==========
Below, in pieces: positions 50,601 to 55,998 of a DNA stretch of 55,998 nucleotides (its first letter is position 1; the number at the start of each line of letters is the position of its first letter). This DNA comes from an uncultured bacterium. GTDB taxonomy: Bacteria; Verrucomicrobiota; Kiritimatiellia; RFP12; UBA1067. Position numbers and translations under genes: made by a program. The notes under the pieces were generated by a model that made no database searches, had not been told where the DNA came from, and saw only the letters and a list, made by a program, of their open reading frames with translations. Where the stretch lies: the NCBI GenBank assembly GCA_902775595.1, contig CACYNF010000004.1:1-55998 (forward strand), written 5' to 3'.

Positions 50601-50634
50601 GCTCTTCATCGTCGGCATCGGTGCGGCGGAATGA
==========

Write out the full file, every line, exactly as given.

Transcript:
Below, in pieces: positions 50,601 to 55,998 of a DNA stretch of 55,998 nucleotides (its first letter is position 1; the number at the start of each line of letters is the position of its first letter). This DNA comes from an uncultured bacterium. GTDB taxonomy: Bacteria; Verrucomicrobiota; Kiritimatiellia; RFP12; UBA1067. Position numbers and translations under genes: made by a program. The notes under the pieces were generated by a model that made no database searches, had not been told where the DNA came from, and saw only the letters and a list, made by a program, of their open reading frames with translations. Where the stretch lies: the NCBI GenBank assembly GCA_902775595.1, contig CACYNF010000004.1:1-55998 (forward strand), written 5' to 3'.

Positions 50601-50634
50601 GCTCTTCATCGTCGGCATCGGTGCGGCGGAATGA